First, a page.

The Fourth Circuit Court of Appeals has postponed oral argument in the Redskins disparagement trademark case (Pro-Football Inc. v Amanda Blackhorse, No. 15-874). All briefing on the issues had been completed and the case was set for oral argument on December 9, 2016. However, at the request of the Redskins, the Fourth Circuit has agreed to postpone the case until the Supreme Court issues its decision in Lee v. Tam.
In Lee v. Tam, the Supreme Court will determine whether the disparagement provision of the Lanham Act, which provides that no trademark shall be refused registration on account of its nature unless, inter alia, it “[c]onsists of . . . matter which may disparage . . . persons, living or dead, institutions, beliefs, or national symbols, or bring them into contempt, or disrepute” is facially invalid under the Free Speech Clause of the First Amendment. The Redskins attempted to have the Supreme Court consolidate their case for review with Lee v. Tam, but SCOTUS denied their petition for certiorari.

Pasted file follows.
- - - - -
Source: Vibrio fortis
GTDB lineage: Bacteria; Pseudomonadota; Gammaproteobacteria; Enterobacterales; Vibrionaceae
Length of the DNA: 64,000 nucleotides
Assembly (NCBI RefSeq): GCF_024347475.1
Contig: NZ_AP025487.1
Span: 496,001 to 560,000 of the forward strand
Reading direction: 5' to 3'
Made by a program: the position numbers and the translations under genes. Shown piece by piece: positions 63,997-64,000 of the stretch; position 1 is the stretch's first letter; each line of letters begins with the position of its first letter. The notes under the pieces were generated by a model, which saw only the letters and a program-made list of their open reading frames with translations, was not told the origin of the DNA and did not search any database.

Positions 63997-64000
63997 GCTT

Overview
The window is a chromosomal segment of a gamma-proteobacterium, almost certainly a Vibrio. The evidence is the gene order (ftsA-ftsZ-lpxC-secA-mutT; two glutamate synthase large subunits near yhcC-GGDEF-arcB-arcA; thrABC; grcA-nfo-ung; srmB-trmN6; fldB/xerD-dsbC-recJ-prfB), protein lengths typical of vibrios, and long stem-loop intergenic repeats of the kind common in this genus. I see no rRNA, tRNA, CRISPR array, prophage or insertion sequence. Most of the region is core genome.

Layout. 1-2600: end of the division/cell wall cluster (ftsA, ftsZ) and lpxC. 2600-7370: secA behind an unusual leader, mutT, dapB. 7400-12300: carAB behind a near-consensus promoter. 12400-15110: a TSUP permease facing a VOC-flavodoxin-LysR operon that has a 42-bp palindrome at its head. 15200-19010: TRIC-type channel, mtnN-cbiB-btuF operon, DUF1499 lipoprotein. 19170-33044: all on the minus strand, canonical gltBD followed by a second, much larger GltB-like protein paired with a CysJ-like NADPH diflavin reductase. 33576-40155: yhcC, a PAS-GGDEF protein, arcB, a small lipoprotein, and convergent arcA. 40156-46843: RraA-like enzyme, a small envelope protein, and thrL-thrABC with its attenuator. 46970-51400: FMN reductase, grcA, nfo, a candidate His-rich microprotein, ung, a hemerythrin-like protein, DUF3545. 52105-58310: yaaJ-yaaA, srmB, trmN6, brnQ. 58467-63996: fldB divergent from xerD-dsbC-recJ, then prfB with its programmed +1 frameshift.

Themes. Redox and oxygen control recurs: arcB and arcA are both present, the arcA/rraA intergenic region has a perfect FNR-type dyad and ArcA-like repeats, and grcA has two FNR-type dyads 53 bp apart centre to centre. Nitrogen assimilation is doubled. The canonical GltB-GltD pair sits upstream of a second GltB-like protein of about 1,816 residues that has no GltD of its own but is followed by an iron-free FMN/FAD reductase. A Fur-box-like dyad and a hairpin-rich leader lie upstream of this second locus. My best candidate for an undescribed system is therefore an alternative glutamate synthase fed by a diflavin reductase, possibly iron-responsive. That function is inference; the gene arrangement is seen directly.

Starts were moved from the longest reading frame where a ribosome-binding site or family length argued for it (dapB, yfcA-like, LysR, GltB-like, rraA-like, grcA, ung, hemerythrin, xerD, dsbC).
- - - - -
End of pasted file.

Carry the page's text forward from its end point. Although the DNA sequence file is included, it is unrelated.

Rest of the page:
Though the underlying constitutional issues are the same in the two cases, the Redskins had six of their marks retroactively cancelled while The SLANTS mark was denied registration from the outset. Because of the retroactive cancellation, the Redskins’ case also raises the issue of whether the team’s due process rights were violated by the cancellation of marks years after the initial registration with the USPTO. A decision in Lee v. Tam is not expected until next year.